With each day that passes, researchers and scientists are learning more about HSV1 and HSV2. This research is leading to many new and exciting methods of herpes treatment. One day, it may lead to a long elusive vaccine and cure for genital herpes and cold sores. Practically every week, headlines announce the research that is being conducted around the world and it is important for those living with HSV1 and HSV2 to stay current with the latest developments and discuss them with their healthcare provider. 

Discovering More About HSV’s Sleep Patterns 

One of the most difficult questions for virologists to answer is how and why HSV1 and HSV2 recedes into the sensory neurons where it goes dormant only to reawaken months, years, and even decades later. The mechanisms and reasons for this are not well understood and it is believed that the virus does this as part of its survival strategy. After all, a virus that is asleep is effectively off the radar of the body’s immune system which increases the viruses chances of long-term survival and enhances its ability to infect new hosts. Fortunately, scientists are making headway in disrupting this cycle as they learn more about the HSV1 capsid and how it facilitates this process. While there are many members of the herpes simplex family of viruses, each has its own unique structure and DNA composition and researchers at Harvard Medical School have discovered that the HSV1 virus utilizes a CTCF protein to reawaken itself after a period of latency. This protein essentially acts as an alarm clock, and when the virus is ready to “wake up,” the CTCF protein latches itself to the DNA of the virus which reactivates the virus that then travels through the nerves and causes an outbreak. What makes this discovery exciting is that the scientists have discovered that by disrupting the CTCF protein, they can significantly reduce the virus’s ability to wake itself up. Understanding more about this process is large step forwards in herpes treatment and finding innovative methods of preventing new genital herpes infections. 

Cutting to the Chase 

The DNA of the herpes virus has proved remarkably resilient, but it is not indestructible. One possible solution is to edit the herpes virus out of the cells within the host’s body. By using what are commonly referred to as “designer proteins,” scientists at various laboratories and research centers are exploring the possibility of using enzymes that would cut snippets out of the DNA of the host’s body. The pieces that have been removed by these molecular scissors can then be replaced with sections that would prevent the herpes virus from emerging and causing an outbreak. Essentially, the process would render the individual’s cells immune from infection. This research is in its very early stages and the results in animal testing have shown between a 2-4% reduction in the number of active viruses within the host, so while the initial stages show promising possibilities, researchers have a long way to go before this will be a viable method for treating cold sores caused by HSV1 and genital herpes caused by HSV2. 

Fighting Fire with Evolution 

Rather, mutation to be more specific. Scientists at Northwestern University are working to develop a human vaccine for the herpes simplex virus by using gene mutations to disable the virus. By altering the R2 region of the protein UL37. scientists have discovered that while the virus remains capable of infecting epithelial cells, it becomes unable to infect neurons. This means that the virus cannot establish itself within the body and go into a period of latency where the immune system can’t detect it. This leaves the virus exposed to the full force of the immune system which can then detect it, attack it, and develop antibodies to counter it should the individual become exposed to herpes in the future.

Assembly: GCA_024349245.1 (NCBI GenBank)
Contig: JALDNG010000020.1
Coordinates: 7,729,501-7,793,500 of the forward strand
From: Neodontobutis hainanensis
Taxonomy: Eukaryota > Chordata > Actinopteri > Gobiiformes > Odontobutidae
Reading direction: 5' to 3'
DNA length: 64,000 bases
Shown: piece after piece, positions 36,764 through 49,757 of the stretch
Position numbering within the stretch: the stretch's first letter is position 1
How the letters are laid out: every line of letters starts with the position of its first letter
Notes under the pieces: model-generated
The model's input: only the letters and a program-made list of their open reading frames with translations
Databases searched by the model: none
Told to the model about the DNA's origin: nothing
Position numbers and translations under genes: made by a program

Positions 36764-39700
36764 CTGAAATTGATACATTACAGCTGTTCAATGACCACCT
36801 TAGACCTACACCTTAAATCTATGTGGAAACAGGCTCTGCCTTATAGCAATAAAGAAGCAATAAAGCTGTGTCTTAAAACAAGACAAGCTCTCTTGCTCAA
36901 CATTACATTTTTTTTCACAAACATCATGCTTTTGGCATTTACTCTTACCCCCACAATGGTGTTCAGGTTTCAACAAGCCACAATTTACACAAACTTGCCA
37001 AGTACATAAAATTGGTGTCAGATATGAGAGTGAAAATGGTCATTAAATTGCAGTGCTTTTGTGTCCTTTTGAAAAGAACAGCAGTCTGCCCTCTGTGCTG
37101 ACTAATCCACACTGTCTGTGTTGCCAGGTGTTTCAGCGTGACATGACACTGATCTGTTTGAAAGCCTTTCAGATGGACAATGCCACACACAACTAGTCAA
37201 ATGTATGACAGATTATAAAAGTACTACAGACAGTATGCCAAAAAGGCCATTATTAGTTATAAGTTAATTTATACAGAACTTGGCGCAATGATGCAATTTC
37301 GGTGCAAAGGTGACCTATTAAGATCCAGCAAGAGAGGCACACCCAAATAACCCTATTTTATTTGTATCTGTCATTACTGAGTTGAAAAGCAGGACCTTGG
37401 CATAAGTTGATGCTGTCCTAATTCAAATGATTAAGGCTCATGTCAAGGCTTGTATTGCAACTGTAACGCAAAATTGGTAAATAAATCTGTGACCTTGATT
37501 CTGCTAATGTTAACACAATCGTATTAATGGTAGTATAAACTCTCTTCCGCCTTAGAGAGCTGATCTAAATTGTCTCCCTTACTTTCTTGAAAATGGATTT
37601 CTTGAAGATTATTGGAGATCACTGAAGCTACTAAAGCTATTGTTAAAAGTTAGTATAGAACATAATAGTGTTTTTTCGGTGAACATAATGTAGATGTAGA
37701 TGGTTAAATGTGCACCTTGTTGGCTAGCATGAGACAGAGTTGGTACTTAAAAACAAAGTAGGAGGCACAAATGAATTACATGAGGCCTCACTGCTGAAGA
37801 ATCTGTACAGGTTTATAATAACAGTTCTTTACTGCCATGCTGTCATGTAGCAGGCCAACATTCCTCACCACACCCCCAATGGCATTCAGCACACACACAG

Some Vaccines Falter and Fail…and Some Evolve 

Vical and Astellas Pharma made a significant attempt at developing a vaccine to counter cytomegalovirus, or HHV5, which is one of the most prevalent members of the herpes simplex family. Like all herpes viruses, it is relatively harmless to a host with a healthy immune system, but like all herpes viruses, it can causes serious complications in patients with immune systems compromised by cancer, age, or other viruses such as HIV. The vaccine showed positive results up until the Phase III trial at which point it became clear that ASP0113 vaccine which targeted the DNA of HHV5 was unable to provide the desired protection to the organs of immunocompromised individuals. 

However, as the saying goes, there is a silver lining. Vical continues to test VCL-HB01 which is in Phase II trials. The vaccine is under development to counter HSV2 genital herpes infections. With trials for ASP0113 at an end, the company is refocusing their efforts and resources towards VCL-HB01. It is expected that the company will be issuing an update into this research shortly following the conclusion of Phase II in mid-2018. 

Resisting Resistance 

As with all viruses, herpes can become resistant to treatment. Whether it is HSV1 oral herpes or HSV2 genital herpes, a virus that develops resistance becomes significantly more complex to treat. At the University of Chicago in Illinois, researchers are examining the potential of the drug molecule BX795 to clear resistant HSV1 from the corneas of infected patients. They have discovered that a high concentrations, the drug is able to clear HSV1 from the cornea. This may lead to the development of a broad spectrum antiviral solution that can be administered to treat those recently exposed to HSV1 and HSV2, including infants who can acquire the virus during childbirth as they pass through the birth canal. It is currently believed that this finding may lead to topical and systemic therapeutic treatments that can clear the virus quickly and without causing damage to uninfected cells